A remarkable chapter in Sheffield’s history will be seen from a new angle when a series of rarely-seen film footage is screened.
The Stainless Steel Cinema will be housed at the Millennium Gallery as part of the celebrations for the centenary of Harry Brearley’s discovery.
The cinema opens on Tuesday, July 9, and a range of films are being presented exploring the legacy of the 1913 Sheffield discovery.
The footage ranges from 1950s promotions marketing stainless as an ideal metal for the modern world, through to insights into contemporary designers.
Among the films being screened are Sheffield on its Mettle which dates back to 1948 and is a British Pathe short documenting an exhibition of stainless steel products at Cutler’s Hall.
There will also be 1945’s Hub of the House, promoting Firth Vickers’ popular Staybrite range of products and Making a Paris Fork which was made in 2012 and looks at the work of David Mellor Design.
The films are being showing on three screens and will run on continuous loops.
Clare Starkie, curator of decorative arts, said: “Some of the films are two minutes long and others are 12 minutes, so people can pop in when they want.
“One of my favourites is Hub of the House. It is very much of its time and shows the difficulties of having an old house.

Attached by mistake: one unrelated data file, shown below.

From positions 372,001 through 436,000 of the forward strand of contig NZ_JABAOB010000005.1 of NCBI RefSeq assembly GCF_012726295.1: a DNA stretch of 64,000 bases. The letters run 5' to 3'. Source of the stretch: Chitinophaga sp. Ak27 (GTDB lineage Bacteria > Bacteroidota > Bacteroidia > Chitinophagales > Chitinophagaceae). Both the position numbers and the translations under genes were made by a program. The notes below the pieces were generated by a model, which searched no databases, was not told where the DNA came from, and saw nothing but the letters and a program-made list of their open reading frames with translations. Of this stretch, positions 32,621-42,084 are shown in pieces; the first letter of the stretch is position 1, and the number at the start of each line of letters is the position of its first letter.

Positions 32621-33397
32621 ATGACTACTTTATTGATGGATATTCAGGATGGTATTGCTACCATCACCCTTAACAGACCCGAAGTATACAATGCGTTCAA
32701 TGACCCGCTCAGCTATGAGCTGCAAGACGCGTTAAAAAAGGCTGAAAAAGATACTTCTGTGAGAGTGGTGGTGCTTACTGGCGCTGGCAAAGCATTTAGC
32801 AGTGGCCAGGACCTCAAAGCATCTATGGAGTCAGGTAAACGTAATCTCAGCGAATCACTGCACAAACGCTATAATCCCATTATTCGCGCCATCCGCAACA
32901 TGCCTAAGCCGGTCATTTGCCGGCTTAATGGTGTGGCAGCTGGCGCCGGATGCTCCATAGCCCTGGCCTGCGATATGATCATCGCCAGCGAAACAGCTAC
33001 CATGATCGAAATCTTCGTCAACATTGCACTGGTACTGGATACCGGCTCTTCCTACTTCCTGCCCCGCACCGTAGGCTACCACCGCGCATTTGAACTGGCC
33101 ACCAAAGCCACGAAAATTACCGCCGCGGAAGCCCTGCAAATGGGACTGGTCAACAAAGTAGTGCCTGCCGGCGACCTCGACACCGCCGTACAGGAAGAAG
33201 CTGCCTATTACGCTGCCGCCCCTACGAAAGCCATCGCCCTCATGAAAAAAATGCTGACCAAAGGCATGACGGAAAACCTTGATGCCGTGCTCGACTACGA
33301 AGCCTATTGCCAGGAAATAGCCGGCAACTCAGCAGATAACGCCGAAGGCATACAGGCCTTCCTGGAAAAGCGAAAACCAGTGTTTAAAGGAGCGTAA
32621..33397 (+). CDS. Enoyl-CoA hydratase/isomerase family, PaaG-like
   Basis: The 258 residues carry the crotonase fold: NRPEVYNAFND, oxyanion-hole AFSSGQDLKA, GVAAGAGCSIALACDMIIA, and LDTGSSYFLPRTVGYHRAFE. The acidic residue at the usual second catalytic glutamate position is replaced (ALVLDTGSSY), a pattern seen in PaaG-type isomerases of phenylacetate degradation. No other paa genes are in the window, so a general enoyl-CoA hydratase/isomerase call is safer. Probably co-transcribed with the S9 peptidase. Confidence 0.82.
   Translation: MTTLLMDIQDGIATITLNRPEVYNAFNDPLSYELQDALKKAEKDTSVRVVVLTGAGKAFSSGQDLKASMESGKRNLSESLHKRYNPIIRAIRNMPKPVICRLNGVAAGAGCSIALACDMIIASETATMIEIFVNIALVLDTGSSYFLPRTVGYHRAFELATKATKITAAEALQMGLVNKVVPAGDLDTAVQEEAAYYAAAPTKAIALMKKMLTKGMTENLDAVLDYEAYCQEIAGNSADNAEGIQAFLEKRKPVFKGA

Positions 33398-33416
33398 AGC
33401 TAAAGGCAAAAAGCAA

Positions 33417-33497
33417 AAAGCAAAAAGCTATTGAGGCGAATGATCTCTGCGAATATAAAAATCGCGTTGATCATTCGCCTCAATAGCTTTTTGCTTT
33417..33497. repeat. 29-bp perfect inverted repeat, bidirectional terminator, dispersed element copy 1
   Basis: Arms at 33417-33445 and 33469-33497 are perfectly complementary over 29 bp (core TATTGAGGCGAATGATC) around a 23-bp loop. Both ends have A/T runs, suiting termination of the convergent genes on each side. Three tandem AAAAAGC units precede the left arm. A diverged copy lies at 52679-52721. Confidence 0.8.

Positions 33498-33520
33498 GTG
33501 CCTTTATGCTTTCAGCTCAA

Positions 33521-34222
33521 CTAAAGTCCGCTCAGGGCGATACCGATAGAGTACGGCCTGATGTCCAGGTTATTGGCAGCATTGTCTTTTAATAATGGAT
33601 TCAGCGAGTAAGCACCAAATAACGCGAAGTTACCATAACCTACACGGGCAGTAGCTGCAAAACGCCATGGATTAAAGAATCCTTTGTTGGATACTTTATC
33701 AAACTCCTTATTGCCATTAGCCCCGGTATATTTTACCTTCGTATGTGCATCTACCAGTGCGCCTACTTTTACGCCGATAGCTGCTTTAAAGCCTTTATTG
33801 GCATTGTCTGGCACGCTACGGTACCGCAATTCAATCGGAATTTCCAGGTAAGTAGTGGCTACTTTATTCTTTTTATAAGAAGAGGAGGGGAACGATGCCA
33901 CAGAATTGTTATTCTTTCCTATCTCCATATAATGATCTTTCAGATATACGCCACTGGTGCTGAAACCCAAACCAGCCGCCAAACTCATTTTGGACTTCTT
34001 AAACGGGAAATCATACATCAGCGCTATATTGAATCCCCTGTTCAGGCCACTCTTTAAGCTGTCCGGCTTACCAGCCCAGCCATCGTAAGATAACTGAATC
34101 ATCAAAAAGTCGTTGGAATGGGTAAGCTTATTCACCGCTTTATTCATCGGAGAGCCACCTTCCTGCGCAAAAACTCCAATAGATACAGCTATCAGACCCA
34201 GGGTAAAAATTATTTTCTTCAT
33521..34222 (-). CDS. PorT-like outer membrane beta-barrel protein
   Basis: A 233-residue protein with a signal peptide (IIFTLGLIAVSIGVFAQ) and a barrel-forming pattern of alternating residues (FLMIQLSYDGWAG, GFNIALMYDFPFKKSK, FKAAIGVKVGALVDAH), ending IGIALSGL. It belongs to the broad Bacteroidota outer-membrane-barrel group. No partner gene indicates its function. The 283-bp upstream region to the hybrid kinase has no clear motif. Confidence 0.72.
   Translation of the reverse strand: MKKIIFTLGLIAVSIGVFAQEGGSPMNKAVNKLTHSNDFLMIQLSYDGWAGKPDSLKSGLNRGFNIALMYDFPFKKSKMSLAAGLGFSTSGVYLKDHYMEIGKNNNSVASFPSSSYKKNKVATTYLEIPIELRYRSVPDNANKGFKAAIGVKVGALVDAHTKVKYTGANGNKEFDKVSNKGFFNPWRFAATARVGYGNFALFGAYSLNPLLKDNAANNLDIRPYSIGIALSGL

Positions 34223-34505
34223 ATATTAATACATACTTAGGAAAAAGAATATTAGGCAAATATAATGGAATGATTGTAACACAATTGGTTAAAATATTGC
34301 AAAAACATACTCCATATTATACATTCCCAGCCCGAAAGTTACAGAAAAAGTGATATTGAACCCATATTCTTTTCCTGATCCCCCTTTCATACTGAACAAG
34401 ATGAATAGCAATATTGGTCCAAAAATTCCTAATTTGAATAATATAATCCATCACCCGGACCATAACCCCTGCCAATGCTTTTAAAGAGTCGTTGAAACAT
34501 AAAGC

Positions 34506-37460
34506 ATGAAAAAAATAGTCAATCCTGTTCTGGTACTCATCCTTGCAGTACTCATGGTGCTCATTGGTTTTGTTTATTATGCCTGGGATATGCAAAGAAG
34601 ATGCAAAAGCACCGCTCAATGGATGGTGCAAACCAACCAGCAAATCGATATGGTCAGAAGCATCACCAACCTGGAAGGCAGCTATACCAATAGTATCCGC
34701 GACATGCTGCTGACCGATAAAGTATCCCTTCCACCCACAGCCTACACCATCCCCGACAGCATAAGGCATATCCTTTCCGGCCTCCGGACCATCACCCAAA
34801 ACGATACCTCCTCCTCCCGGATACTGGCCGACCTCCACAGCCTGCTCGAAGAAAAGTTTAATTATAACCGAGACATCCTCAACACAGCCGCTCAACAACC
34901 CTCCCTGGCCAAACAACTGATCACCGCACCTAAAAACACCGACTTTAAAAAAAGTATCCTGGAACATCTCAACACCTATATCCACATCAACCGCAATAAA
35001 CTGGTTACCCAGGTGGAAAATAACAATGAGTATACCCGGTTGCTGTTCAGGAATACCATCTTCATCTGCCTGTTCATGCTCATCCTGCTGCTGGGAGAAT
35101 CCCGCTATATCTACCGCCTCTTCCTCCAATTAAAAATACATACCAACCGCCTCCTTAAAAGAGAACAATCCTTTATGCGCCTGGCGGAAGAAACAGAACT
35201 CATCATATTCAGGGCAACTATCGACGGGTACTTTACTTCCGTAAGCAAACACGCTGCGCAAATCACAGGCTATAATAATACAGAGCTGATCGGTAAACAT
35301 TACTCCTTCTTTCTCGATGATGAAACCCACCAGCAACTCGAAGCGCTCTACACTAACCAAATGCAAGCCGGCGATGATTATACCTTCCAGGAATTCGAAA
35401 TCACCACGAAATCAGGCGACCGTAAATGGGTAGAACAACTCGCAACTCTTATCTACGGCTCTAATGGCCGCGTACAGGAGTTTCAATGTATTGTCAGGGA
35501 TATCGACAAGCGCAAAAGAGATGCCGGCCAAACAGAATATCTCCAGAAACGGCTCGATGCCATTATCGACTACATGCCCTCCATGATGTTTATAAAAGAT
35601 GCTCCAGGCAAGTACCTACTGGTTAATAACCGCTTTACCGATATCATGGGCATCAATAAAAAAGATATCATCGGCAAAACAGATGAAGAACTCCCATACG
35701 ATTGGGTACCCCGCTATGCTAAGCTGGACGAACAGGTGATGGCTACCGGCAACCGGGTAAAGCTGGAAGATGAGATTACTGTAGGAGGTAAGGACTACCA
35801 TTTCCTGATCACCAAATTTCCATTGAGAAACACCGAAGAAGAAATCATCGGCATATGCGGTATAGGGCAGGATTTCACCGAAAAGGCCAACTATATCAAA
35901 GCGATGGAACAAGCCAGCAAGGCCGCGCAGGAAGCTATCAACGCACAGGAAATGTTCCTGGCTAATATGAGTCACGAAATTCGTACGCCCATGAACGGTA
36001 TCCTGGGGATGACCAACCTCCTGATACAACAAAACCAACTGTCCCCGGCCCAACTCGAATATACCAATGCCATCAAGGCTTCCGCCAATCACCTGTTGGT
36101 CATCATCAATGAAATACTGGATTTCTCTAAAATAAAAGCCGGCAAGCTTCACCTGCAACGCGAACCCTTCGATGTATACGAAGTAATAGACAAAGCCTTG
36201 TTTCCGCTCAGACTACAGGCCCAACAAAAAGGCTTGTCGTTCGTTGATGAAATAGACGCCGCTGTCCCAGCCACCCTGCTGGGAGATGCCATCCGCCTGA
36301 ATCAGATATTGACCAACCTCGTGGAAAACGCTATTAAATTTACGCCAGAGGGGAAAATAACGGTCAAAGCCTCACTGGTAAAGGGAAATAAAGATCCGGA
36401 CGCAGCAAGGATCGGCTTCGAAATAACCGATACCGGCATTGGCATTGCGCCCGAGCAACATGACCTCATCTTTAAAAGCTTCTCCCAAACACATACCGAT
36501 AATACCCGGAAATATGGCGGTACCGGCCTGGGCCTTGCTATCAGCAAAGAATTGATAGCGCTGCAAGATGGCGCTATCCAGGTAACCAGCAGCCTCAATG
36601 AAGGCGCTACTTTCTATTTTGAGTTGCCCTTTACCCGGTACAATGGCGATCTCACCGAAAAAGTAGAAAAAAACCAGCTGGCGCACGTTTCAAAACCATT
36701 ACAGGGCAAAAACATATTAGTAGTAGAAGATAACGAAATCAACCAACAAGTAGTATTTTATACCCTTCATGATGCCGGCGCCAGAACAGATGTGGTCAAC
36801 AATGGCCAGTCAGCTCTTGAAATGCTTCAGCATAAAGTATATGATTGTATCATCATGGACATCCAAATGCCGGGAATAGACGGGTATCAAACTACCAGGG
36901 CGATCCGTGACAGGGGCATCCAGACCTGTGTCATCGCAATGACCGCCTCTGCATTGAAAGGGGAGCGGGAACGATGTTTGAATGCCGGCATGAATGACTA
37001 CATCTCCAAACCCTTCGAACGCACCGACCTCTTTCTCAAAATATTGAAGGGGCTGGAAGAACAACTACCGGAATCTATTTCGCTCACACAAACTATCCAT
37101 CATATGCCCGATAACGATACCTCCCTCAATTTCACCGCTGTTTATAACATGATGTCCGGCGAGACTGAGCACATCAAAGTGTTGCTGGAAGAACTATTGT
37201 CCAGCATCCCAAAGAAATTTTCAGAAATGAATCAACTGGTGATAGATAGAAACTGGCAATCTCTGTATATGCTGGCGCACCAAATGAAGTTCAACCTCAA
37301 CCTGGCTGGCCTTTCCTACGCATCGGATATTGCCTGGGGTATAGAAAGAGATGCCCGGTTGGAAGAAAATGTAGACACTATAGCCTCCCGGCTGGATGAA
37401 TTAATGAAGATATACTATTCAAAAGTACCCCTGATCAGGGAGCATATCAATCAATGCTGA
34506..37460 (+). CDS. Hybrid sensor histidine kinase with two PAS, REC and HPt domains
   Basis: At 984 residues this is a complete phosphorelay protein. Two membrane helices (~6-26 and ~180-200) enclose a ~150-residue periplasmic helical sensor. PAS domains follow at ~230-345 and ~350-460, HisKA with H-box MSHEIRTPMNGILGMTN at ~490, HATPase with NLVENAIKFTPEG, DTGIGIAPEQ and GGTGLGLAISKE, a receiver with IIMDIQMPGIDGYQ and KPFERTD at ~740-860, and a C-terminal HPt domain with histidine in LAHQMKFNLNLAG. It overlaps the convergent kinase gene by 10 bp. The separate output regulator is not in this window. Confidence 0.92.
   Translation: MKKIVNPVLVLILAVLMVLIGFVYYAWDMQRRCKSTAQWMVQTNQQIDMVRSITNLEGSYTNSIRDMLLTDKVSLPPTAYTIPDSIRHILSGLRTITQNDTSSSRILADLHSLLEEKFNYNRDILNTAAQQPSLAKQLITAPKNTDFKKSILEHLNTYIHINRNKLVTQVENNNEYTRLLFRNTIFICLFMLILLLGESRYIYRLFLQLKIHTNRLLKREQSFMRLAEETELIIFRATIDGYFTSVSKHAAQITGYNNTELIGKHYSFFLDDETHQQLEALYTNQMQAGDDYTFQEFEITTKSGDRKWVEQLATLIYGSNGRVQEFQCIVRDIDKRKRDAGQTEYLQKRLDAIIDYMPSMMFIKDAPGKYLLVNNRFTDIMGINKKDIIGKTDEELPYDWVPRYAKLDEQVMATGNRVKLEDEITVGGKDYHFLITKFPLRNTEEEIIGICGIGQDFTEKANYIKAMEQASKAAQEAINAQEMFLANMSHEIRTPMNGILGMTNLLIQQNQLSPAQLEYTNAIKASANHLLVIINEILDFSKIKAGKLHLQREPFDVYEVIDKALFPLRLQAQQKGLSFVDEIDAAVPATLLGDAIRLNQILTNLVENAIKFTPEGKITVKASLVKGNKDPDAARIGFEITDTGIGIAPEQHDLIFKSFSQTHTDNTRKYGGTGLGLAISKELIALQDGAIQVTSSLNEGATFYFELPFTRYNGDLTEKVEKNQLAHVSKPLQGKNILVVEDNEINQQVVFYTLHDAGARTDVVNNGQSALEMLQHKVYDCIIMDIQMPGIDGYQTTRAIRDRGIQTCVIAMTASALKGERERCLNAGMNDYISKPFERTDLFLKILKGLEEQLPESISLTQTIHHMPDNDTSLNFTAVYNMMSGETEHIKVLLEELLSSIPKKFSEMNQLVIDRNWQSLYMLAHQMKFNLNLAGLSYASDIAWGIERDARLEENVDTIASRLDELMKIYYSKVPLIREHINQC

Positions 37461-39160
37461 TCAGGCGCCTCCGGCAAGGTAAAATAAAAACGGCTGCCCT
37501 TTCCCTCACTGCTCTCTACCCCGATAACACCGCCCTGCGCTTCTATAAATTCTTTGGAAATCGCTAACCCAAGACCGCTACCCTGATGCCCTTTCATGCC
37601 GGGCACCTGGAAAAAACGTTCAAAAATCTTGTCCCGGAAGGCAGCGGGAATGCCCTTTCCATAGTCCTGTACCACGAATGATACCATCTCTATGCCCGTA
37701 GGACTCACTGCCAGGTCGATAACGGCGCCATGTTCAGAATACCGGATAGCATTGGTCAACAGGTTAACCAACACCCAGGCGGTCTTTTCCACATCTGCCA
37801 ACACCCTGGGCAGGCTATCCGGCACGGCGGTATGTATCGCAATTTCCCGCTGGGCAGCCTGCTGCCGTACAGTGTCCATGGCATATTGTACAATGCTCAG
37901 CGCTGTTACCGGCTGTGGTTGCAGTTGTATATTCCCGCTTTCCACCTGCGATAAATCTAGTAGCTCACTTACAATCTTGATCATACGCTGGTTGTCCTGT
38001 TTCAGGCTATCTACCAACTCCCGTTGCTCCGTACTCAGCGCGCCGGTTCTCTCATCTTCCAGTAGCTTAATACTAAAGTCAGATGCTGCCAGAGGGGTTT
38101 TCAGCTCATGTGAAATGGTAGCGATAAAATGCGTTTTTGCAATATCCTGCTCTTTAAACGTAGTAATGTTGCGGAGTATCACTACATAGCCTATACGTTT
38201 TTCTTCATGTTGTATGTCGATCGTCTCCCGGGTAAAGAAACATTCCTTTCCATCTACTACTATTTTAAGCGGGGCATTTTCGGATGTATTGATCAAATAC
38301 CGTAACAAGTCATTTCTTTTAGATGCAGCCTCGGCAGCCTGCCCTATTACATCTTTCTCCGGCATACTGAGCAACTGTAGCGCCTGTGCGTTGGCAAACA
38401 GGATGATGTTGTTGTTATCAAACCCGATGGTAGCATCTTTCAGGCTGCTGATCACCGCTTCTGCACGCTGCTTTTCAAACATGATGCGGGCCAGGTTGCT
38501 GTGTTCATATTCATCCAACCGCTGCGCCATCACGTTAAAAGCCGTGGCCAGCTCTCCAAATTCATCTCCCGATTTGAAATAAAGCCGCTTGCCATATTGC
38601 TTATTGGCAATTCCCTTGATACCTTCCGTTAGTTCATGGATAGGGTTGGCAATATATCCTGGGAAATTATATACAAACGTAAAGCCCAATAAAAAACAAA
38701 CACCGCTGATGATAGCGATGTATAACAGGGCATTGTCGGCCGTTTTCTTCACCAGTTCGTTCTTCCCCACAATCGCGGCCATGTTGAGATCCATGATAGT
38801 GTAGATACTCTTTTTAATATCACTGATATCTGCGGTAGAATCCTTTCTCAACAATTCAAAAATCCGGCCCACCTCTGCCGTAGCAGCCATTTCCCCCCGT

“It shows how liberating stainless steel kitchens were going to be and at one point a woman in the film says, ‘oh it is like a dream’.
“We might laugh at its tweeness now, but it was supposed to release women from the drudgery of so much housework.
“Today it has a huge diversity of uses and so it is still really relevant.
“It is a legacy maybe people didn’t envisage when stainless was invented.”
Swarfhorse, a series of sculptures by Sheffield artist Anthony Bennett and pay tribute to the city’s historic metalworking tradition, will run alongside the cinema.
The series of 11 sculptures were created in collaboration with the city’s last jobbing grinder Brian Alcock and highlight the plight of the industry.
They are made from swarf, the residue collected as blades are ground, and are described as an evocative testament to Sheffield’s long history creating bespoke cutting edges.
Staff at Museums Sheffield are pleased with the numbers and wide range of people who have been to see the stainless exhibits already on display.
“We are getting lots of comments and pieces of family history about the first time they bought something made of stainless steel or information about relatives who used to work in the industry,” Clare said.
“It is great to get personal history to go with the objects on display and for it to reflect back onto the people of Sheffield.”
Stainless Steel Cinema and Swarfhorse runs until Monday, August 26.
Entry to the exhibition is free.